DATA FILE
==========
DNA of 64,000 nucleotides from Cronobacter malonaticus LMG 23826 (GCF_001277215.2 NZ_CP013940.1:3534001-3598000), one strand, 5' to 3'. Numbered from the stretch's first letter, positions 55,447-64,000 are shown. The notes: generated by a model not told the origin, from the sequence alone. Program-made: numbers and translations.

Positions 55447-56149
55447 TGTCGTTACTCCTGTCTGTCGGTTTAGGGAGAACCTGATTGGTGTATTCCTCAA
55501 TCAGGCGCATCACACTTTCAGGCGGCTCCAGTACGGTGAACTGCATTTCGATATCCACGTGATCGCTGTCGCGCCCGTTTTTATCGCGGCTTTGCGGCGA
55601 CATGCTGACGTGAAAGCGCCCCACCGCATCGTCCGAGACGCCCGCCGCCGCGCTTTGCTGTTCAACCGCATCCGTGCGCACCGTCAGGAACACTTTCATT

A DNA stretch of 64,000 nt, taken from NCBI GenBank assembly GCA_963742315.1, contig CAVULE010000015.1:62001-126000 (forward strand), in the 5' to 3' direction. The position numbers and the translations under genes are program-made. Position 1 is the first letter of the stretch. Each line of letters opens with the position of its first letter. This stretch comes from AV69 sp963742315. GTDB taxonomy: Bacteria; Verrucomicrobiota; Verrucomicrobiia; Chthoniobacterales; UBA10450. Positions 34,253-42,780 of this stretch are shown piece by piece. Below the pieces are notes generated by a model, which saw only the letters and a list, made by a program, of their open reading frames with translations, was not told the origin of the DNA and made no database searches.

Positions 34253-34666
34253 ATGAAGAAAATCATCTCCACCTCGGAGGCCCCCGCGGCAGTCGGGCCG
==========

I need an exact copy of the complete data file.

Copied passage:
DNA of 64,000 nucleotides from Cronobacter malonaticus LMG 23826 (GCF_001277215.2 NZ_CP013940.1:3534001-3598000), one strand, 5' to 3'. Numbered from the stretch's first letter, positions 55,447-64,000 are shown. The notes: generated by a model not told the origin, from the sequence alone. Program-made: numbers and translations.

Positions 55447-56149
55447 TGTCGTTACTCCTGTCTGTCGGTTTAGGGAGAACCTGATTGGTGTATTCCTCAA
55501 TCAGGCGCATCACACTTTCAGGCGGCTCCAGTACGGTGAACTGCATTTCGATATCCACGTGATCGCTGTCGCGCCCGTTTTTATCGCGGCTTTGCGGCGA
55601 CATGCTGACGTGAAAGCGCCCCACCGCATCGTCCGAGACGCCCGCCGCCGCGCTTTGCTGTTCAACCGCATCCGTGCGCACCGTCAGGAACACTTTCATT

A DNA stretch of 64,000 nt, taken from NCBI GenBank assembly GCA_963742315.1, contig CAVULE010000015.1:62001-126000 (forward strand), in the 5' to 3' direction. The position numbers and the translations under genes are program-made. Position 1 is the first letter of the stretch. Each line of letters opens with the position of its first letter. This stretch comes from AV69 sp963742315. GTDB taxonomy: Bacteria; Verrucomicrobiota; Verrucomicrobiia; Chthoniobacterales; UBA10450. Positions 34,253-42,780 of this stretch are shown piece by piece. Below the pieces are notes generated by a model, which saw only the letters and a list, made by a program, of their open reading frames with translations, was not told the origin of the DNA and made no database searches.

Positions 34253-34666
34253 ATGAAGAAAATCATCTCCACCTCGGAGGCCCCCGCGGCAGTCGGGCCG